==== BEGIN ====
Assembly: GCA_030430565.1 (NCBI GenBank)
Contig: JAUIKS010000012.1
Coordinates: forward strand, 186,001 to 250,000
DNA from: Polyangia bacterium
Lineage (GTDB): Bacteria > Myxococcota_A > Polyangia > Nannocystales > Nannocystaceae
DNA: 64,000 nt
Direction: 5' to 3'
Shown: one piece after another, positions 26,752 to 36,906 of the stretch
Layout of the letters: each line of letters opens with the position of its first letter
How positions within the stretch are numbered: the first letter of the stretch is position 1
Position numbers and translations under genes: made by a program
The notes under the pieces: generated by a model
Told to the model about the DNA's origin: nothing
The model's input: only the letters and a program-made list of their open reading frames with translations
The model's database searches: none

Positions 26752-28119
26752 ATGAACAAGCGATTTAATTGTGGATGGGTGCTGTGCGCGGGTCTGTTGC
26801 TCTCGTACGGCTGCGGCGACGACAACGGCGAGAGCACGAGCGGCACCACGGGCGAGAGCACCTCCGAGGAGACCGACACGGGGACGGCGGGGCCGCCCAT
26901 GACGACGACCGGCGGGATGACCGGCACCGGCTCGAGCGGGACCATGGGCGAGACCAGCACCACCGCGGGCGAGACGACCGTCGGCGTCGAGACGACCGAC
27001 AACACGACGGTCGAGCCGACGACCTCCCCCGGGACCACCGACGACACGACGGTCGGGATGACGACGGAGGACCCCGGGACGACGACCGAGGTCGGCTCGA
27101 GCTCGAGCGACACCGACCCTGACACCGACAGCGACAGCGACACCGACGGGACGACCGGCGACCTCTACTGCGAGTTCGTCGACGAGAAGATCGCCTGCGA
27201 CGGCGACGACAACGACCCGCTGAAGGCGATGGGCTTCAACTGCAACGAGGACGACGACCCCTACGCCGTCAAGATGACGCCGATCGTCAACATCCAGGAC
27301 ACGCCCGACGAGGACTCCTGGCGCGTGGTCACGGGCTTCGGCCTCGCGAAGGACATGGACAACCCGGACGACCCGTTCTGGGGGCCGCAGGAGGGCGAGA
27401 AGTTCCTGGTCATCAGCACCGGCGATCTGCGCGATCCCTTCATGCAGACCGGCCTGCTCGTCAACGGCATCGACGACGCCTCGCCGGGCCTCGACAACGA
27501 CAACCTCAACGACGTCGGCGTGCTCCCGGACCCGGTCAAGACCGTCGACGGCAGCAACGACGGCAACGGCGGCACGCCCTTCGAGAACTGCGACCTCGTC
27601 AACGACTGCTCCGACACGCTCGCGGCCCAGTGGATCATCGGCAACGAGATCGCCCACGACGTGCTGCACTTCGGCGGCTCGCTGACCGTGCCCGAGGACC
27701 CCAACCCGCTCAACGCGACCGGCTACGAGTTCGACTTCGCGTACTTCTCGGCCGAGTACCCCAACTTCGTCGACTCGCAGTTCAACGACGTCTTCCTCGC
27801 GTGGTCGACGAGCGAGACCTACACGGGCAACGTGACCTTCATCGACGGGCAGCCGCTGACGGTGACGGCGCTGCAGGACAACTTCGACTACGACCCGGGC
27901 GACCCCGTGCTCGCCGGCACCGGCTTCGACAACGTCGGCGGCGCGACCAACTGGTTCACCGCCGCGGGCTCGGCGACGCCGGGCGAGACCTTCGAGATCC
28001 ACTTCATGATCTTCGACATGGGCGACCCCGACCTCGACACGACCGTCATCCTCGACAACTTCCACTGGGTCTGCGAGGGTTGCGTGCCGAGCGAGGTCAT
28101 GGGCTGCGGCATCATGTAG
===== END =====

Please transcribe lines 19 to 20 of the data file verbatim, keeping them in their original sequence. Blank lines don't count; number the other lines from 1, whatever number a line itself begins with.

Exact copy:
26901 GACGACGACCGGCGGGATGACCGGCACCGGCTCGAGCGGGACCATGGGCGAGACCAGCACCACCGCGGGCGAGACGACCGTCGGCGTCGAGACGACCGAC
27001 AACACGACGGTCGAGCCGACGACCTCCCCCGGGACCACCGACGACACGACGGTCGGGATGACGACGGAGGACCCCGGGACGACGACCGAGGTCGGCTCGA